Here's a story you haven't seen in the "liberal media": Leaders of Arizona State University's College Republicans club have started a right-of-center news site for student journalists who see the news media as too liberal.
It's called the Western Tribune — westerntrib.com — and while the site has published only a few news stories and opinion articles since launching on August 22, founders and ASU students Joe Pitts and Clay Robinson hope it will grow, offering an outlet to students who may feel unable to express themselves in ASU's student-run newspaper the State Press or other outlets.
"There are a lot of students across the country who needed an outlet for their voices," Pitts said.
Pitts, a sophomore and Economics major, is president of ASU College Republicans; Robinson is vice president of membership. They're also the editor-in-chief and executive editor of the Western Tribune, respectively.
However, the pair did not disclose their College Republicans affiliation until after Phoenix New Times called Pitts for comment on Monday. Asked why nothing on the site, including their bios, identified the pair as members or leaders of ASU College Republicans, Pitts said the omission was an oversight.
"I'll actually add that" in the bios, Pitts said. "And at the end of every story."
The changes were made to the site later that day.
The College Republicans club should not be confused with its controversial offshoot, College Republicans United, which recently drew heavy criticism for launching a charitable account for Kyle Rittenhouse, the 17-year-old arrested in the shootings of two protesters in Wisconsin.
Still, content in the Western Tribune leans in the conservative direction, Pitts said. He insisted the site won't be an extension of either the Republican Party or his work for the college club, which is the official ASU chapter of the GOP.
Opinion articles may include "every shade of red," he said, noting a recent op-ed on "Post-Trump Conservatism" by a Republican student from South Carolina's Clemson University who's dissatisfied with Trump.
"It doesn't have to be something we agree with," Pitts said.
He wants to publish news stories that focus on local, factual news, like upcoming ballot propositions, and vows to go "deeper into the political side of things." Pitts hopes to introduce readers to sources and different kinds of political clubs than those that might be quoted in the State Press.
The site broke the story last week of the "Scholar Strike" at ASU, in which some faculty members from different ASU schools stopped working on their regular syllabuses and contributed to a "teach-in" on race issues, Pitts said. The State Press published its own story on the "strike" the next day. No other media outlet in town appears to have covered the event.
Comparing the two stories, the State Press gave a far more thorough report, in part because three reporters worked on it. Yet in the discussions of the teach-ins and stated reasons for the need for more discussion on systemic racism, nothing in the article hints that someone might disagree with the basic ideas behind Scholar Strike or that it's worth interrupting normal classes for.
Pitts' short article, on the other hand, mentions what could be considered another side of the story, writing among other things that "many students" worry the faculty action is "un-American, and dangerous." But he doesn't quote any of the "many," which makes the article read more like an opinion piece.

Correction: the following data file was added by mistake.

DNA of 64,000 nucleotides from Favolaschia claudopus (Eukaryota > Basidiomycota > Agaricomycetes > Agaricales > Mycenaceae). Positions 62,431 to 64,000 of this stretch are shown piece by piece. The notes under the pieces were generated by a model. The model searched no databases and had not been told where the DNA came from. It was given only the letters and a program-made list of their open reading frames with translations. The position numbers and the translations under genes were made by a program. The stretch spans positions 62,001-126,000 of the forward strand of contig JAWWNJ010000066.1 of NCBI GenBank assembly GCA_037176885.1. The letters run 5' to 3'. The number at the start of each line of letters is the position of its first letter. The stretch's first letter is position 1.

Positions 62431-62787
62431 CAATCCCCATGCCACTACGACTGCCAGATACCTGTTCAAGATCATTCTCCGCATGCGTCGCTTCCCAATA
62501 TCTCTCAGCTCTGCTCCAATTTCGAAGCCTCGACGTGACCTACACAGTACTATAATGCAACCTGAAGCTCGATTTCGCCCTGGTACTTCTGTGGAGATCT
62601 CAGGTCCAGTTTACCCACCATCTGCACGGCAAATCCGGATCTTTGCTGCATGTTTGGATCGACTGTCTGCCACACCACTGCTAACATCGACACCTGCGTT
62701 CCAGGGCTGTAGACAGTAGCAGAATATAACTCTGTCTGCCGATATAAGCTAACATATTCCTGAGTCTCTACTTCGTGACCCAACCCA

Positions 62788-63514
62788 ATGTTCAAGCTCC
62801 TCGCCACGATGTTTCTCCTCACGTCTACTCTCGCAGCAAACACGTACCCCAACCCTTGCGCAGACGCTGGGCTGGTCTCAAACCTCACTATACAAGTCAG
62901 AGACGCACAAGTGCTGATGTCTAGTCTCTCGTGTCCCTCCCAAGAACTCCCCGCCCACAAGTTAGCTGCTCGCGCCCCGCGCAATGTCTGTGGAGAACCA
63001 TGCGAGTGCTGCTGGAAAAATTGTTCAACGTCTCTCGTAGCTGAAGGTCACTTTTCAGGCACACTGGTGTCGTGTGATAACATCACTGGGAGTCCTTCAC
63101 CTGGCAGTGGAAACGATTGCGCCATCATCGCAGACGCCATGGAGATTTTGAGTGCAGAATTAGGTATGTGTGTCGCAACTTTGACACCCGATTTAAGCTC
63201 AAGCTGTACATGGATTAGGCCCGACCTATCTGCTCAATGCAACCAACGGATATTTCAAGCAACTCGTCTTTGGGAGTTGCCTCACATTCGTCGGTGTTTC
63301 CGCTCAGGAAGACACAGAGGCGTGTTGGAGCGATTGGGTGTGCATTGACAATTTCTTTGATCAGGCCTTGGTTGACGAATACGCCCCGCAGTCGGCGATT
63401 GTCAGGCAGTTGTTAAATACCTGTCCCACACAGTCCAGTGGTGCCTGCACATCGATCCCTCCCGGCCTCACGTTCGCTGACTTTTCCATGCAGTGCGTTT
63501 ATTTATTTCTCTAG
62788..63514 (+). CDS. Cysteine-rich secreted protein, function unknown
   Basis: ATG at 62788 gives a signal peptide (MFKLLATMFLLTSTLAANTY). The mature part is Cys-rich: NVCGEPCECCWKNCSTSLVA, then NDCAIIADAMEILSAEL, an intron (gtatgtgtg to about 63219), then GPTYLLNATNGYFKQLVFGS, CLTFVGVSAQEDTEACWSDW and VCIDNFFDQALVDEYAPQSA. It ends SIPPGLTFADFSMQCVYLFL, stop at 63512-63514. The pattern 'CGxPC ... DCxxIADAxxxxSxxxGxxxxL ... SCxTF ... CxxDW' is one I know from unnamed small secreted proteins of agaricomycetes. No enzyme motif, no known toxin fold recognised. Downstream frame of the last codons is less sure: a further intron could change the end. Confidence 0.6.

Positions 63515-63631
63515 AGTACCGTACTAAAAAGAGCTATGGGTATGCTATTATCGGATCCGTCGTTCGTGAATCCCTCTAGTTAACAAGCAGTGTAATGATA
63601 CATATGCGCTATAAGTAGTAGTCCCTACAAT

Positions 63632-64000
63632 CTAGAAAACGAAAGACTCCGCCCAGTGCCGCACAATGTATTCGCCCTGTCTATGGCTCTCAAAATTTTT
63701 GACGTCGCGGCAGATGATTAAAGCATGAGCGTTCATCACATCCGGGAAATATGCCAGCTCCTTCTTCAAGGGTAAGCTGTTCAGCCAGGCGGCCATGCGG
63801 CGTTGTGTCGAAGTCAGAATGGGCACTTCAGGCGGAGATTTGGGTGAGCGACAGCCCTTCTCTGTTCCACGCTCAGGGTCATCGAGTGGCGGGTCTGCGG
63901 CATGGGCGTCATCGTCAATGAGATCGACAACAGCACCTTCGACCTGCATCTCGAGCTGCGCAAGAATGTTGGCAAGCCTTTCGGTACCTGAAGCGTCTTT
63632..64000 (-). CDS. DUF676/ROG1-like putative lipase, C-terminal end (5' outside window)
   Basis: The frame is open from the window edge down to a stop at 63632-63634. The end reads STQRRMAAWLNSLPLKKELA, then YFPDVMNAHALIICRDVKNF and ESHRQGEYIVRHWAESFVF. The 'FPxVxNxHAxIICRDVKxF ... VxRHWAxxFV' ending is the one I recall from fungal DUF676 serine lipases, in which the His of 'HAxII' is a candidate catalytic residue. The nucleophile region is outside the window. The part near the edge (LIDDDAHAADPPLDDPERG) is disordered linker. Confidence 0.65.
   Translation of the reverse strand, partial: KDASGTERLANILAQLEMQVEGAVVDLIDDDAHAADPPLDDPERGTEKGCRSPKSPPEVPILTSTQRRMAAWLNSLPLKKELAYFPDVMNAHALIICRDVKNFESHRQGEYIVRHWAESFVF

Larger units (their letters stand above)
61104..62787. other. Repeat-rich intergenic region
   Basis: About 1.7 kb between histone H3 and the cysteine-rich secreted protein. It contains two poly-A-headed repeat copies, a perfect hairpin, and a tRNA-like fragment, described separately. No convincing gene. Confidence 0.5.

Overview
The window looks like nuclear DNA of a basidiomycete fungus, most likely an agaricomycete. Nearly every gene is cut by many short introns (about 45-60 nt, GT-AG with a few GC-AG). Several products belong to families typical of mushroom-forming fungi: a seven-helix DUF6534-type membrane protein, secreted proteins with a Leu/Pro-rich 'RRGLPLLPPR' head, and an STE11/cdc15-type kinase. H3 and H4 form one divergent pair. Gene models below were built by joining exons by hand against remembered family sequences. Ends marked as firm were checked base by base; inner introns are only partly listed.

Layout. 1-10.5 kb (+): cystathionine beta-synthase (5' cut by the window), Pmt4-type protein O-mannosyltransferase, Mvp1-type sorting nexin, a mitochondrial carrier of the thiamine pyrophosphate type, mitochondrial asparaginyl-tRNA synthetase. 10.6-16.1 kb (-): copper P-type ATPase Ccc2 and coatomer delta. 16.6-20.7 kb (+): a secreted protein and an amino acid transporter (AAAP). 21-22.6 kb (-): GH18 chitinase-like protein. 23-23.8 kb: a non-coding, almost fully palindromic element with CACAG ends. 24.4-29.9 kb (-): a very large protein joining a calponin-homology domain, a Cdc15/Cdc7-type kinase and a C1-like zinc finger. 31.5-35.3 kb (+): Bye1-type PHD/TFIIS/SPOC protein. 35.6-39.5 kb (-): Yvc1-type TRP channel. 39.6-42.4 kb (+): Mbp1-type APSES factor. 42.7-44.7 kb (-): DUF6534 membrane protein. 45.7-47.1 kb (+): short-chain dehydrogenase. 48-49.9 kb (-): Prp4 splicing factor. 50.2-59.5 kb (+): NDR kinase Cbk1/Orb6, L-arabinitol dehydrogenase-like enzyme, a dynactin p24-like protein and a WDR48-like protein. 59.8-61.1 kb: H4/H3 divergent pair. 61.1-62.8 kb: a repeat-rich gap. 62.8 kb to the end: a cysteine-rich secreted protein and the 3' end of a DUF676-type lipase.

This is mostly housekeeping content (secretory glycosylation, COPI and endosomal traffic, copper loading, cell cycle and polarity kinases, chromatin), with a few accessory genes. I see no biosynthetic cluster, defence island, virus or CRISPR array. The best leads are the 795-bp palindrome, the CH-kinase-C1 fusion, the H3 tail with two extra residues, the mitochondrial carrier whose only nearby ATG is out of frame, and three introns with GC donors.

The Western Tribune recently got a prominent mention in an article published in the conservative National Review about the recent flap over the student-run Blaze Radio station's manager Rae'Lee Klein refusing to heed calls to resign her paid job over a tweet some perceived to be offensive.
Samuel Freedman, a longtime professor of journalism at the Columbia University School of Journalism in New York City, said an unofficial ASU publication could be partisan, and Pitts has "the right to be both a political actor and a publisher" within a journalism context, as long as he discloses his College Republicans affiliation.
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"The larger concern I would have is where the money to operate this website comes from," Freedman said. "There's been a long, ugly history of deep-pocketed right-wing donors funding unofficial campus newspapers that will espouse right-wing views."
The professor encouraged New Times to read up on the history of the Dartmouth Review, a conservative newspaper founded in 1980 by former staffers of The Dartmouth, the student-run newspaper of the Ivy League school in New Hampshire. Past writers for the publication include Pulitzer-prize winner Joseph Rago of The Wall Street Journal, author and video star Dinesh D’Souza, and Fox News host Laura Ingraham. The paper spawned other unofficial, conservative college papers around the country. Last month, a petition signed by nearly 1,000 Dartmouth faculty, staff, and family members called for Dartmouth to "dissociate" from the Dartmouth Review, which the letter claims "has been an incubator of racist hate and white supremacy."
Will Pitts and Robinson also hit the big-time? For now, people who submit articles can't expect to get paid. Pitts said he took $200 from his personal checking account to get the site up and running, and has accepted no funding from the Republican Party or any other outside source. Someday, maybe the site will have donors or a subscriber base, he said.
"The State Press is doing a good job," Pitts said, "but we need more stories out there."